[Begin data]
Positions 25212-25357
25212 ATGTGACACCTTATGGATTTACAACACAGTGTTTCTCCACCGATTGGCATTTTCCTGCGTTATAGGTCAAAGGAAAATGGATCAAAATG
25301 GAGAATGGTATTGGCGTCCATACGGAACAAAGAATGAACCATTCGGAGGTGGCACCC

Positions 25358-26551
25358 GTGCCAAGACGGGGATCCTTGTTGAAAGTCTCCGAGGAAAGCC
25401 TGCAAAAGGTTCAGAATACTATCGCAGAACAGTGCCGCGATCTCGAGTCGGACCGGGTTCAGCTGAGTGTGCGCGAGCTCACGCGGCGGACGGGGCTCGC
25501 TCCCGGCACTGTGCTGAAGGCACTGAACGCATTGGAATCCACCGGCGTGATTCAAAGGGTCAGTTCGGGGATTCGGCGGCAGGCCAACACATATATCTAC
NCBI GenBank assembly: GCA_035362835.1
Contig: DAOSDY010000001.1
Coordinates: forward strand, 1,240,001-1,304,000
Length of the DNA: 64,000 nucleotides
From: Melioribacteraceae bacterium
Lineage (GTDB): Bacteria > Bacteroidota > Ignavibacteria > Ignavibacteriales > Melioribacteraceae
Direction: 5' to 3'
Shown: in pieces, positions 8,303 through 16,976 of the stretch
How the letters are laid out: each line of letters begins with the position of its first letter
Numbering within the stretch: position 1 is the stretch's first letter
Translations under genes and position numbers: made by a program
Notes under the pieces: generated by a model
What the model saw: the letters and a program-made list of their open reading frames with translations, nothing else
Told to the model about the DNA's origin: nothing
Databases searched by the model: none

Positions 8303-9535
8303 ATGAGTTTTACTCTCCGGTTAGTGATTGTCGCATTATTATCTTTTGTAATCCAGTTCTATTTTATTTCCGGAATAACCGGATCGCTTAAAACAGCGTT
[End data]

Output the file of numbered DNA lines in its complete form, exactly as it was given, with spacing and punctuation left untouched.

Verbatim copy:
Positions 25212-25357
25212 ATGTGACACCTTATGGATTTACAACACAGTGTTTCTCCACCGATTGGCATTTTCCTGCGTTATAGGTCAAAGGAAAATGGATCAAAATG
25301 GAGAATGGTATTGGCGTCCATACGGAACAAAGAATGAACCATTCGGAGGTGGCACCC

Positions 25358-26551
25358 GTGCCAAGACGGGGATCCTTGTTGAAAGTCTCCGAGGAAAGCC
25401 TGCAAAAGGTTCAGAATACTATCGCAGAACAGTGCCGCGATCTCGAGTCGGACCGGGTTCAGCTGAGTGTGCGCGAGCTCACGCGGCGGACGGGGCTCGC
25501 TCCCGGCACTGTGCTGAAGGCACTGAACGCATTGGAATCCACCGGCGTGATTCAAAGGGTCAGTTCGGGGATTCGGCGGCAGGCCAACACATATATCTAC
NCBI GenBank assembly: GCA_035362835.1
Contig: DAOSDY010000001.1
Coordinates: forward strand, 1,240,001-1,304,000
Length of the DNA: 64,000 nucleotides
From: Melioribacteraceae bacterium
Lineage (GTDB): Bacteria > Bacteroidota > Ignavibacteria > Ignavibacteriales > Melioribacteraceae
Direction: 5' to 3'
Shown: in pieces, positions 8,303 through 16,976 of the stretch
How the letters are laid out: each line of letters begins with the position of its first letter
Numbering within the stretch: position 1 is the stretch's first letter
Translations under genes and position numbers: made by a program
Notes under the pieces: generated by a model
What the model saw: the letters and a program-made list of their open reading frames with translations, nothing else
Told to the model about the DNA's origin: nothing
Databases searched by the model: none

Positions 8303-9535
8303 ATGAGTTTTACTCTCCGGTTAGTGATTGTCGCATTATTATCTTTTGTAATCCAGTTCTATTTTATTTCCGGAATAACCGGATCGCTTAAAACAGCGTT